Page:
Educational project: low cost porcine model for venous cutdown training

Fernando Antônio Campelo Spencer Netto Mariana Thalyta Bertolin Silva Michael de Mello Constantino Raphael Flávio Fachini Cipriani Michel Cardoso About the authors

ABSTRACT

Objective:

to describe and evaluate the acceptance of a porcine experimental model in venous cutdown on a medical education project in Southwest of Brazil.

Method:

a porcine experimental model was developed for training in venous cutdown as a teaching project. Medical students and resident physicians received theoretical training in this surgical technique and then practiced it on the model. After performing the procedure, participants completed a questionnaire on the proposed model. This study presents the model and analyzes the questionnaire responses.

Results:

the study included 69 participants who used and evaluated the model. The overall quality of the porcine model was estimated at 9.16 while the anatomical correlation between this and human anatomy received a mean score of 8.07. The model was approved and considered useful in the teaching of venous cutdown.

Conclusions:

venous dissection training in porcine model showed good acceptance among medical students and residents of this institution. This simple and easy to assemble model has potential as an educational tool for its resemblance to the human anatomy and low cost.

Keywords:
Simulation; Dissection; Educational models; Models, Animal; Swine; Education; Medical

RESUMO

Objetivo:

descrever e avaliar a aceitação de um modelo experimental porcino no aprendizado de dissecção venosa em projeto de educação médica no sudoeste do Brasil.

Método:

um modelo experimental porcino foi desenvolvido para treinamento em dissecção venosa como projeto de ensino. Estudantes de medicina e médicos residentes receberam treinamento teórico sobre esta técnica cirúrgica e em seguida a praticaram no modelo. Após realizar o procedimento, os participantes preencheram um questionário sobre o modelo proposto. Este estudo apresenta o modelo e analisa as respostas ao questionário.

Resultados:

o estudo contou com 69 participantes que utilizaram e avaliaram o modelo. A qualidade geral do modelo porcino foi estimada em 9,16 enquanto a correlação anatômica entre este e a anatomia humana recebeu o escore médio de 8,07. O modelo foi aprovado e considerado útil no ensino da dissecção venosa.

Conclusão:

o treinamento de dissecção venosa em modelo porcino apresentou boa aceitação entre estudantes e residentes de medicina desta Instituição. Este modelo simples e de fácil confecção, tem potencial como instrumento de aprendizado por sua semelhança com a anatomia humana, e baixo custo.

Descritores:
Simulação; Dissecação; Modelos Educacionais; Modelos Animais; Suínos; Educação Médica

INTRODUCTION

Simulation based teaching has become popular in training of professional skills in several areas and a powerful learning tool in the medical area11 Huang GC, Sacks H, Devita M, Reynolds R, Gammon W, Saleh M, et al. Characteristics of simulation activities at North American medical schools and teaching hospitals: an AAMC-SSH-ASPE-AACN collaboration. Simul Healthc. 2012;7(6):329-33.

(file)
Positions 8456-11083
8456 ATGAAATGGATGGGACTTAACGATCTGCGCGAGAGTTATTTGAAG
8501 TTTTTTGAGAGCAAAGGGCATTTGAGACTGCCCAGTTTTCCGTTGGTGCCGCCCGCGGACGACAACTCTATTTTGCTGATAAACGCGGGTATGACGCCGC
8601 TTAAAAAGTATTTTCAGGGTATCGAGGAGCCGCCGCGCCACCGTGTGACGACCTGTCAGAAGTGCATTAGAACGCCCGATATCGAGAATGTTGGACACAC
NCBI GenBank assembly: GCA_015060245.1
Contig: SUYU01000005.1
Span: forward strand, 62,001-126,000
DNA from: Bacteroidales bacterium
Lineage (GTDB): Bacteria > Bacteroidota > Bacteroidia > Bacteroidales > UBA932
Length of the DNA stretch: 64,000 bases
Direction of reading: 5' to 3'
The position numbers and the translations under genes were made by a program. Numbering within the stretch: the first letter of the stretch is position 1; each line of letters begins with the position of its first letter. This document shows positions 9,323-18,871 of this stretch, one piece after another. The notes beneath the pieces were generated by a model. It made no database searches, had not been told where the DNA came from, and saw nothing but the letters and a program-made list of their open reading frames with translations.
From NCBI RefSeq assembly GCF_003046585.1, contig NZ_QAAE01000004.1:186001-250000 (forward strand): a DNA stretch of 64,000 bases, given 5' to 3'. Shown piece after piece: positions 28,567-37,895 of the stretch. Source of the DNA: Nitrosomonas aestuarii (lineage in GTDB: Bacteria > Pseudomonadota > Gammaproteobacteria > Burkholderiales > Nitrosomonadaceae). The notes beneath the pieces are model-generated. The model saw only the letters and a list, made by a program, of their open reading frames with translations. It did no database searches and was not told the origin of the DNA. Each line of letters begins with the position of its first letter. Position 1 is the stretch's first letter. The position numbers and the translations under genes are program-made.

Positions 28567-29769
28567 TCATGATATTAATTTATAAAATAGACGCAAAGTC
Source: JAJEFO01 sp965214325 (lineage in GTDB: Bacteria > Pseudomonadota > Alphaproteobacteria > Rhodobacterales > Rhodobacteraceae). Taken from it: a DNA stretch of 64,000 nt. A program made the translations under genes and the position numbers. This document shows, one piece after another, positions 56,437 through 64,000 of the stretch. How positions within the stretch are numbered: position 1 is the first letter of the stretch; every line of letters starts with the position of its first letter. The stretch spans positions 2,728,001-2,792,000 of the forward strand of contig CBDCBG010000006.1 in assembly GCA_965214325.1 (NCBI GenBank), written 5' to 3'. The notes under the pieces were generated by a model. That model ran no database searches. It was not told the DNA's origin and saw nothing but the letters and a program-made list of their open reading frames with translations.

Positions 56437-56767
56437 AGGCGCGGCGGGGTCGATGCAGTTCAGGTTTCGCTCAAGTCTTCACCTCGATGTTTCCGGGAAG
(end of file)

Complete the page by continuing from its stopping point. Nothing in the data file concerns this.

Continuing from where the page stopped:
2 Beaubien J, Baker D. The use of simulation for training teamwork skills in health care: how low can you go? Qual Saf Health Care. 2004;13 Suppl 1:i51-6.
-33 Heitz C, Eyck RT, Smith M, Fitch M. Simulation in medical student education: survey of clerkship directors in emergency medicine. West J Emerg Med. 2011;12(4):455-60.. Simulation allows the practice of procedures in a controlled environment, where the error is seen as an opportunity to improve learning, giving autonomy to the student, reducing the risk to patients, as well as being attractive to students22 Beaubien J, Baker D. The use of simulation for training teamwork skills in health care: how low can you go? Qual Saf Health Care. 2004;13 Suppl 1:i51-6.

3 Heitz C, Eyck RT, Smith M, Fitch M. Simulation in medical student education: survey of clerkship directors in emergency medicine. West J Emerg Med. 2011;12(4):455-60.

4 Gomez MV, Vieira JE, Scalabrini Neto A. Análise do perfil de professores da área da saúde que usam a simulação como estratégia didática. Rev Bras Educ Med. 2011;35(2):157-62.
-55 Dourado A, Giannella T. Ensino baseado em simulação na formação continuada de médicos: análise das percepções de alunos e professores de um Hospital do Rio de Janeiro. Rev Bras Educ Med. 2014;38(4):460-9..

Venous cutdown is a relatively simple medical procedure that may be required in a trauma victim as a venous access option. According to the Advanced Trauma Life Support - ATLS®66 American College of Surgeons. Suporte avançado de vida no trauma para médicos: ATLS: manual do curso de alunos. 9th ed. Chicago (IL): American College of Surgeons; 2012., along with central venous access and intraosseous access, venous cutdown appears as second option of venous access if peripheral venous access is not possible. The choice of the method should be related to the performer’s experience and patient characteristics.

This article reports a low-cost and low-technology experimental porcine model used for venous cutdown training and analyzes its acceptance among medical students and residents of the institution.

METHODS

The study was conducted at Universidade Estadual do Oeste do Paraná - Unioeste, from June 2013 to June 2014, as part of a registered education project (Prograd CR 40119/2013)77 Spencer-Netto FAC, Zacharias P, Cipriani RFF, Constantino MM, Cardoso M, Pereira RA. Modelo porcino no ensino da cricotiroidotomia cirúrgica. Rev Col Bras Cir. 2015:42(3):193-6.,88 Spencer-Netto FAC, Sommers CG, Constantino MM, Cardoso M, Cipriani RFF, Pereira RA. Projeto de ensino: modelo suíno para treinamento de drenagem torácica. Rev Col Bras Cir. 2016;43(1):60-3.. It attended 61 Medicine students (last year) and eight resident physicians of Internal Medicine Program. Participants used porcine models for resuscitation procedures training and evaluated them through a questionnaire.